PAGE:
Re:Learn your AVC's (2)

Bozzio (183974) | more than 2 years ago | (#37152404)

Ctrl+L, Ctrl+C (most browsers)
or
F4, Ctrl+C (older IE)

Re:Learn your AVC's (3, Insightful)

GNious (953874) | more than 2 years ago | (#37152222)

I have been trying this on Windows 2008 servers the last few weeks to copy-paste files in Explorer - CTRL+c and CTRL+v doesn't seem to work reliably.

Then there is the headache that various specialty programs seemingly implement CRTL+f differently (Outlook? - Forward instead of Find) or simply not at all.

So "Study finds people have not heard of CTRL+f" could just as well be "Study finds people stop relying on unreliable keyboard short-cuts due to developer inconsistencies".

Re:Learn your AVC's (0)

Anonymous Coward | more than 2 years ago | (#37152258)

Yes. This and shitty interfaces (different shortcuts for different languages, leading to a mess)

Re:Learn your AVC's (1)

archen (447353) | more than 2 years ago | (#37152244)

I remember in the 90s when even many people who weren't particularly computer literate knew this stuff. The difference is that many people use to take courses on "how to use computers" and shortcut keys were considered a big part of that. Using a computer is considered a skill people "just know" these days, but you watch the way most people fumble around with them and wonder how much better they'd be at using them with some education (assuming they'd care to learn which I assume they wouldn't).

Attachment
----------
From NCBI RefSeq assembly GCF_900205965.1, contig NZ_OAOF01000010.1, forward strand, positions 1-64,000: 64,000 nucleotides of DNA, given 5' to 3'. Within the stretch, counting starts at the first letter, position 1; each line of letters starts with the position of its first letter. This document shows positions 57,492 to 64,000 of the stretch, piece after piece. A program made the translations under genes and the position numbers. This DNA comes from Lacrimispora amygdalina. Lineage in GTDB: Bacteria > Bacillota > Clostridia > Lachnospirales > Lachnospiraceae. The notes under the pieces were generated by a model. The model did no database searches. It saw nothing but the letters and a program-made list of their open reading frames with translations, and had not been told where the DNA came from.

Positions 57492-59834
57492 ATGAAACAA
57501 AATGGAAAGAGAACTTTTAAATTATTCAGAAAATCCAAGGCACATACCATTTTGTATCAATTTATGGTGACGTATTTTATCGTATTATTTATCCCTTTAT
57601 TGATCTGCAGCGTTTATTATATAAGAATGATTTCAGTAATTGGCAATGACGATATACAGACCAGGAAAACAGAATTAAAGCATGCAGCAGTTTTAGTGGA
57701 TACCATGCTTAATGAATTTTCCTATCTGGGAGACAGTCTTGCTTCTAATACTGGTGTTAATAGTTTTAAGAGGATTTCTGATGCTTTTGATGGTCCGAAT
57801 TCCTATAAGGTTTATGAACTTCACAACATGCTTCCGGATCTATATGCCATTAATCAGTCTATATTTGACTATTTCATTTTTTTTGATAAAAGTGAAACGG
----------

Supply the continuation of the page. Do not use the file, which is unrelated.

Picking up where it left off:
Re:Learn your AVC's (1)

drolli (522659) | more than 2 years ago | (#37152320)

and tab, return in dialog boxes, escape and alt-tab

and (annoys me most) pg up and pg down!

and the triple click in word processing.

Re:Learn your AVC's (4, Interesting)

timeOday (582209) | more than 2 years ago | (#37152326)

They might not know the keyboard shortcuts for copy and past, but I doubt they're erasing large chunks of text in one place only to re-type it somewhere else... at least I hope not!

Everybody here is focusing keyboard commands, but that isn't the main problem. People would be almost as well served by using the "Edit... Find" GUI menu option, but don't even know about that. It's the concept of searching within the current page they need, more than the finger habits to do it a bit faster.

Re:Learn your AVC's (2)

poena.dare (306891) | more than 2 years ago | (#37152438)

Please, please, please, all browser makers: Give me a permanently displayed "find in page" box.

A hate that Crome's search box goes away when you change pages.

Re:Learn your AVC's (0)

Anonymous Coward | more than 2 years ago | (#37152422)

And for Excel:

Alt +DFAORT (filter unique - good for populating tables)
Alt +DPRF (pivot chart)
Alt +DPF (pivot table)

This AC needs to get out more....

Re:Learn your AVC's (1)

Arancaytar (966377) | more than 2 years ago | (#37152472)

I know many people who insist on right-clicking and using the context menu, or (worse) the Edit toolbar menu. It's painful to watch.

Re:Learn your AVC's (1)

Idbar (1034346) | more than 2 years ago | (#37152522)

WTH is that? I type ctrl-F and I advance one page in my magnificent editor. Want to search? Use /
What's all this people talking about?

Most People Have Never Heard of ..... (0)

Anonymous Coward | more than 2 years ago | (#37152138)

F3.

I use it all the time but what happens is not always what you expect.
If you're lucky it searches or it does nothing.

Re:Most People Have Never Heard of ..... (1)

Verteiron (224042) | more than 2 years ago | (#37152232)